Slow breathing improves arterial baroreflex sensitivity and decreases blood pressure in essential hypertension

Chacko N. Joseph, Cesare Porta, Gaia Casucci, Nadia Casiraghi, Mara Maffeis, Marco Rossi, Luciano Bernardi

Research output: Contribution to journalArticlepeer-review


Sympathetic hyperactivity and parasympathetic withdrawal may cause and sustain hypertension. This autonomic imbalance is in turn related to a reduced or reset arterial baroreflex sensitivity and chemoreflex-induced hyperventilation. Slow breathing at 6 breaths/min increases baroreflex sensitivity and reduces sympathetic activity and chemoreflex activation, suggesting a potentially beneficial effect in hypertension. We tested whether slow breathing was capable of modifying blood pressure in hypertensive and control subjects and improving baroreflex sensitivity. Continuous noninvasive blood pressure, RR interval, respiration, and end-tidal CO2 (CO 2-et) were monitored in 20 subjects with essential hypertension (56.4±1.9 years) and in 26 controls (52.3±1.4 years) in sitting position during spontaneous breathing and controlled breathing at slower (6/min) and faster (15/min) breathing rate. Baroreflex sensitivity was measured by autoregressive spectral analysis and "alpha angle" method. Slow breathing decreased systolic and diastolic pressures in hypertensive subjects (from 149.7±3.7 to 141.1±4 mm Hg, P2 and faster breathing rate, suggesting hyperventilation and reduced baroreflex sensitivity (P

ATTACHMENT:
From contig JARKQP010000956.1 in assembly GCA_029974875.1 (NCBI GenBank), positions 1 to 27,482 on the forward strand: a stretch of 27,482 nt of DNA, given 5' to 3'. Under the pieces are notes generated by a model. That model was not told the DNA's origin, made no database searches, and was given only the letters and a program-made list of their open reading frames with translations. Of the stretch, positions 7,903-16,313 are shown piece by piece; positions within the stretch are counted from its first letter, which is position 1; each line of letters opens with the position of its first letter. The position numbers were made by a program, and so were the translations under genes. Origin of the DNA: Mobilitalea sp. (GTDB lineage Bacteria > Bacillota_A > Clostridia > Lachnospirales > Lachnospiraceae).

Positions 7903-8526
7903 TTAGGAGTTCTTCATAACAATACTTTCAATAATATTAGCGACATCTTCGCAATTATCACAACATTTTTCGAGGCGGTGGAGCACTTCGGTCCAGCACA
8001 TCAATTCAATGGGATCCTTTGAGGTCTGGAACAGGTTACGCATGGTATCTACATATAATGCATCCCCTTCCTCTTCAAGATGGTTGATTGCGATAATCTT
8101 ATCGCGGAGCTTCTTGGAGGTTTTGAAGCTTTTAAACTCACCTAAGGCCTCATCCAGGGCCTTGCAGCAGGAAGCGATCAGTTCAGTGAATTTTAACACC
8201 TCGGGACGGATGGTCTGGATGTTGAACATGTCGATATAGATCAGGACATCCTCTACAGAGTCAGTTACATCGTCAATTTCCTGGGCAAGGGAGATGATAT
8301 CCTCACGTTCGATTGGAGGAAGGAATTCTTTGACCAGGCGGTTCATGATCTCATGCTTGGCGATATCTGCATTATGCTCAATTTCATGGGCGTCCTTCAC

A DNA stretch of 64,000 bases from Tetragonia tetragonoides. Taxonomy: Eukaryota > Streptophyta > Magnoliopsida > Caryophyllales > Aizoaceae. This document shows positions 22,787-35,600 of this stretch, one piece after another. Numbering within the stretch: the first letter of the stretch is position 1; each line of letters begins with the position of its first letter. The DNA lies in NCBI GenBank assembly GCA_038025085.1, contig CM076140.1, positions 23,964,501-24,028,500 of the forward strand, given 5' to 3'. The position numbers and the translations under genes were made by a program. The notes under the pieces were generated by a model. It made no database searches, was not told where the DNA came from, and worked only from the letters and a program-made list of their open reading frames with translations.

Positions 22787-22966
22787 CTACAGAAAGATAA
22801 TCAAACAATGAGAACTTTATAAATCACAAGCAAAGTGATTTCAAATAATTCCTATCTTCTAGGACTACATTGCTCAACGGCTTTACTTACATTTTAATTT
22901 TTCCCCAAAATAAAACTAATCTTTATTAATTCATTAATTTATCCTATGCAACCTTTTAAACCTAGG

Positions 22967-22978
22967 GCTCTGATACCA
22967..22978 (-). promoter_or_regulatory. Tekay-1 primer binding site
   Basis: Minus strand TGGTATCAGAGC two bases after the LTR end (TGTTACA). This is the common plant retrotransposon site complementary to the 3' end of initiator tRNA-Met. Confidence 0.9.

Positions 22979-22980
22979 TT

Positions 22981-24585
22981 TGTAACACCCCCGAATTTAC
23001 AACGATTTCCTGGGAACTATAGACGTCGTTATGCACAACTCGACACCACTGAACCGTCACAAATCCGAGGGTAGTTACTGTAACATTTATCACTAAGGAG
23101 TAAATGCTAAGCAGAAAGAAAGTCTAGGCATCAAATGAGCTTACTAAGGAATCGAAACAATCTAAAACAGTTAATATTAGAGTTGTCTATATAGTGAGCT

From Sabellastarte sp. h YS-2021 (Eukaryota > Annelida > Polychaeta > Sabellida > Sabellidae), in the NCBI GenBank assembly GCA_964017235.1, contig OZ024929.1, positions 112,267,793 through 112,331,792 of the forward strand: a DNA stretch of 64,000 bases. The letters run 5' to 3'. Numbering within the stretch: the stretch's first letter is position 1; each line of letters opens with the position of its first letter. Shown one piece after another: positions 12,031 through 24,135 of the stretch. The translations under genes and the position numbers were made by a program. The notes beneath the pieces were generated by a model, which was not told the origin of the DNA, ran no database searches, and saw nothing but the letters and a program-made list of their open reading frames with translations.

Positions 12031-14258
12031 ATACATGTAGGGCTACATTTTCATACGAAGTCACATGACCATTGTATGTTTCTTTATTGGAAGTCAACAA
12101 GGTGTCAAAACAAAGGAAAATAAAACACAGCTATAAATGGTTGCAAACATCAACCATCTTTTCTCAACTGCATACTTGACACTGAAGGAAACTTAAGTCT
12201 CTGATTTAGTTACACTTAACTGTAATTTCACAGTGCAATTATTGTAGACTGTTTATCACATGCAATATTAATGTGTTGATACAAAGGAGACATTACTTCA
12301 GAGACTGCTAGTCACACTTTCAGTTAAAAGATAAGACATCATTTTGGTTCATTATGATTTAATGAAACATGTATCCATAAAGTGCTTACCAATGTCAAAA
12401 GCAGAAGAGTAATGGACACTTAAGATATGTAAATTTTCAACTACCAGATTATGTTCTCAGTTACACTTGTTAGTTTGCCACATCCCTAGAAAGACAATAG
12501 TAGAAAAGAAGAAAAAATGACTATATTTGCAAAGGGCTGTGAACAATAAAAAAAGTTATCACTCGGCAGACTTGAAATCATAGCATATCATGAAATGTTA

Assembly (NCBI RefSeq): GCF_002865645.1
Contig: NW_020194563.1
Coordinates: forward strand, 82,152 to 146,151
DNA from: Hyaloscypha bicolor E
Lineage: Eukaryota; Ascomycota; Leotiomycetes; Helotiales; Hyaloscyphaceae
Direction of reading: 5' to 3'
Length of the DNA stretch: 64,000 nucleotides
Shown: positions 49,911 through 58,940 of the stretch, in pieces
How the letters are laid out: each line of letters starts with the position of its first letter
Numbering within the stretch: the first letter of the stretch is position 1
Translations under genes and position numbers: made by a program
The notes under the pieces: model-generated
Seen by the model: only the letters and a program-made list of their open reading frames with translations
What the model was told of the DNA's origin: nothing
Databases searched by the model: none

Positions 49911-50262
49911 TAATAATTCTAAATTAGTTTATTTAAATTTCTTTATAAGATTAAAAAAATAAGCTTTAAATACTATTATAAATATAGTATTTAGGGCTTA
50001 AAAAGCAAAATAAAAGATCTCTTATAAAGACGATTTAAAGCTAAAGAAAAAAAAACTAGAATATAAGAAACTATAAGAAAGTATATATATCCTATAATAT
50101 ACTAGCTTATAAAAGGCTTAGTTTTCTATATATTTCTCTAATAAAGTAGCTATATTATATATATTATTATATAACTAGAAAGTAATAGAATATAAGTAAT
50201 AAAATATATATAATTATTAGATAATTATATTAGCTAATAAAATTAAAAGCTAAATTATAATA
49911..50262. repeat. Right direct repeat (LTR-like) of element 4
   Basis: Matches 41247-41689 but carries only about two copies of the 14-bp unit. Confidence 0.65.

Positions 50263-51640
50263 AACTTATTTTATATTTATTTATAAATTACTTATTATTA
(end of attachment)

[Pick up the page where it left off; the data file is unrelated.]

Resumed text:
Original languageEnglish
Pages (from-to)714-718
Number of pages5
Issue number4
Publication statusPublished - Oct 2005


  • Baroreceptors
  • Blood pressure
  • Heart rate
  • Hypertension
  • Nervous system, autonomic
  • Respiration

ASJC Scopus subject areas

  • Internal Medicine


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